With Police Scotland disputing the idea that individual officers have to meet targets for detecting and cutting crime, it is important to fall back on the facts.

The details revealed by the Herald today are instructive. Some 20,000 more drivers were reported for road traffic offences between April and July this year than during the same spell last year.

This includes more than 5000 people reported for failing to wear a seatbelt, as well as others stopped for speeding, using a mobile phone while driving and numerous other offences.

The Chief Constable of the new police force, Sir Stephen House, has not made any secret of the fact that he wants to prioritise improving road safety. We know Police Scotland has introduced key performance indicators (KPIs) relating to the policing of road traffic offences.

In this context, the question of whether or not these are 'targets' becomes a matter of semantics.

There are few people who would object to reducing the number of deaths and serious injuries on our roads. But the link between these figures - which have gone down - and the policing effort is far from proven.

There is a clear public interest in cracking down on speeding on dangerous roads, driving without insurance and other traffic crime.

However, public support could be undermined if police are seen to be stopping and reporting drivers simply to meet targets.

Police Scotland needs to retain public confidence and may not do so if this seems to be a box-ticking exercise.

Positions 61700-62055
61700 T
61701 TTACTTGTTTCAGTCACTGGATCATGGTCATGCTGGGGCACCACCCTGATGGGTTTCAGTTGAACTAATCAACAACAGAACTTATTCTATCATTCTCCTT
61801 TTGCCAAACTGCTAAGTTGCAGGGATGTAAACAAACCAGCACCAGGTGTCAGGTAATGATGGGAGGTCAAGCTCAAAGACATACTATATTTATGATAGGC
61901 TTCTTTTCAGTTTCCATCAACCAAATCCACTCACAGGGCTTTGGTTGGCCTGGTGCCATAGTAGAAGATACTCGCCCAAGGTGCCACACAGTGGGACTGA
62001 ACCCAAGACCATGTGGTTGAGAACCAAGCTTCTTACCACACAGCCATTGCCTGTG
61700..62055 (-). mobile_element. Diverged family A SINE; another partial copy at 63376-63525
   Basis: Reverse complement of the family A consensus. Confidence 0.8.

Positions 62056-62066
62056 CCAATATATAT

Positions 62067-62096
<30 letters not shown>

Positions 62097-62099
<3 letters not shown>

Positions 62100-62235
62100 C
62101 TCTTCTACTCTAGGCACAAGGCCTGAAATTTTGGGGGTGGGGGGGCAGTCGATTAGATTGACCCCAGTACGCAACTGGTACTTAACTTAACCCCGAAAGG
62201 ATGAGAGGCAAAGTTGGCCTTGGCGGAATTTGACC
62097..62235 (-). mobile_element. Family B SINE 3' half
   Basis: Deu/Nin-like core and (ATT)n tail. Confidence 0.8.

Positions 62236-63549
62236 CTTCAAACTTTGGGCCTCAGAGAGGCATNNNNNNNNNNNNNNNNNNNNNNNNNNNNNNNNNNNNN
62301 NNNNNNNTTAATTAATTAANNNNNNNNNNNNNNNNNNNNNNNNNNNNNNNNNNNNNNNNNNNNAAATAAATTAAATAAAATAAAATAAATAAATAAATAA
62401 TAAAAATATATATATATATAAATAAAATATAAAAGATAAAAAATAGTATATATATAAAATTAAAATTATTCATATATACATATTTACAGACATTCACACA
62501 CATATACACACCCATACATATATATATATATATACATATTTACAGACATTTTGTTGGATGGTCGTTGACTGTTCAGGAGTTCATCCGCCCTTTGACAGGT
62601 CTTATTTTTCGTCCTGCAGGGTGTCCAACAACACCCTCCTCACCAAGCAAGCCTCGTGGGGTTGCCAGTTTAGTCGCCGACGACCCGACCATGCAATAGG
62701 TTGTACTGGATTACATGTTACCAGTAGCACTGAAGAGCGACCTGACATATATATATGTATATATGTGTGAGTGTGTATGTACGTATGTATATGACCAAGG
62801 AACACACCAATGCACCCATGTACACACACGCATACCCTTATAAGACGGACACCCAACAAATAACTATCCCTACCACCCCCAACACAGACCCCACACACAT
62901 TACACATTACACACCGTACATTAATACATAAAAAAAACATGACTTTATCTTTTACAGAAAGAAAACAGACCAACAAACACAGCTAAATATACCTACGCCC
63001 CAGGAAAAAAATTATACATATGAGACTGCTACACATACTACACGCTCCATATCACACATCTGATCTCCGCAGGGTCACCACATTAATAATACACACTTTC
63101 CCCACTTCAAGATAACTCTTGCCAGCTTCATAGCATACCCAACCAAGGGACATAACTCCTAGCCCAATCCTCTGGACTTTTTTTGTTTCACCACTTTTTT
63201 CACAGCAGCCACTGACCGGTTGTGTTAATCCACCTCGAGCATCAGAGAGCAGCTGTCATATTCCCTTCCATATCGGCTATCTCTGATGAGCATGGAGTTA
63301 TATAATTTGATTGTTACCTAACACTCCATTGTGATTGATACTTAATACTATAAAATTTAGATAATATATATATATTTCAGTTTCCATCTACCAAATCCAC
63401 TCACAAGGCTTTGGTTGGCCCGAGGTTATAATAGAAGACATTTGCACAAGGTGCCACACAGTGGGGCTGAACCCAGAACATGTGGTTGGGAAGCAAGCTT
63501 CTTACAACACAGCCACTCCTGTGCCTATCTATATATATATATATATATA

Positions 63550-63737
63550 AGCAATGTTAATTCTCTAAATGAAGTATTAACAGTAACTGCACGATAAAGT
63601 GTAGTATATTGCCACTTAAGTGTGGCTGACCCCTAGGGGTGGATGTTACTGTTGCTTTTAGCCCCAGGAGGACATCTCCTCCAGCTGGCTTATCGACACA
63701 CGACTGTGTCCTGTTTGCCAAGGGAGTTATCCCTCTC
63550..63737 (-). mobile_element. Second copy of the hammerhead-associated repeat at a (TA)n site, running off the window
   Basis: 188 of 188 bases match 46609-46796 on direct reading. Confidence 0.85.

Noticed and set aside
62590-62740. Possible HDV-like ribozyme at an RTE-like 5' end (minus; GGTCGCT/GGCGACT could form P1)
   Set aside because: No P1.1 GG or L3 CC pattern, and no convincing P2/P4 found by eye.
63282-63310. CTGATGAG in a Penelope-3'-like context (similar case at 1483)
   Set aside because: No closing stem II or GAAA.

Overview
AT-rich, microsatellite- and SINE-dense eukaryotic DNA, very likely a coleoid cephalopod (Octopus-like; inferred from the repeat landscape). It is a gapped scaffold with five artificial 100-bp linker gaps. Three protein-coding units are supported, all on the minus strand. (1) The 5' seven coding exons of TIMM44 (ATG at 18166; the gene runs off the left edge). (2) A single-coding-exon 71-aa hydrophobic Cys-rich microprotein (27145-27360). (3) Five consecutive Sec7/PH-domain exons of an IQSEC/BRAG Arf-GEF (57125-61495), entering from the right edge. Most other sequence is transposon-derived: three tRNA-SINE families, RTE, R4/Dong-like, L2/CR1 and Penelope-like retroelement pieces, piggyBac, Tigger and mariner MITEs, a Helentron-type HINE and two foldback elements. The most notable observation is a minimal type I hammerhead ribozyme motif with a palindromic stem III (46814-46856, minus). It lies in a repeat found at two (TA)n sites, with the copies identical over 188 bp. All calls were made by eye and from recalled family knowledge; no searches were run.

The key to this is openness. When the single force was set up the argument was that the eight existing forces were not accountable enough.

One national force, it was argued, would not just save on costs, but would also improve accountability. This has not transpired, at least on the evidence of a refusal by Police Scotland and the Scottish Government to release details of the KPIs being used by the new force. As we reported this week, both bodies rejected our Freedom of Information request on the topic.

Yet the huge leap in road traffic offences reported is an excellent example of a situation in which the national police force could be giving the public a much clearer explanation of the policy that is being pursued.

These statistics should be explored further, to explain where drivers are being stopped, what for and why.

Any evidence that the increased pressure to detect road traffic offences really is linked with a reduction in injuries and deaths would also be welcome.

The fact that Scotland's roads are among the safest in Europe does not mean there is not room for improvement. Those who drive dangerously or break road traffic laws should face the consequences.

But if the public perceive that pro-active policing is being used to improve detection rates or satisfy the demands of the Police Scotland hierarchy, rather than truly targeting road safety, the longer-term effect could be damaging.

Transparency is the best way to prevent this risk.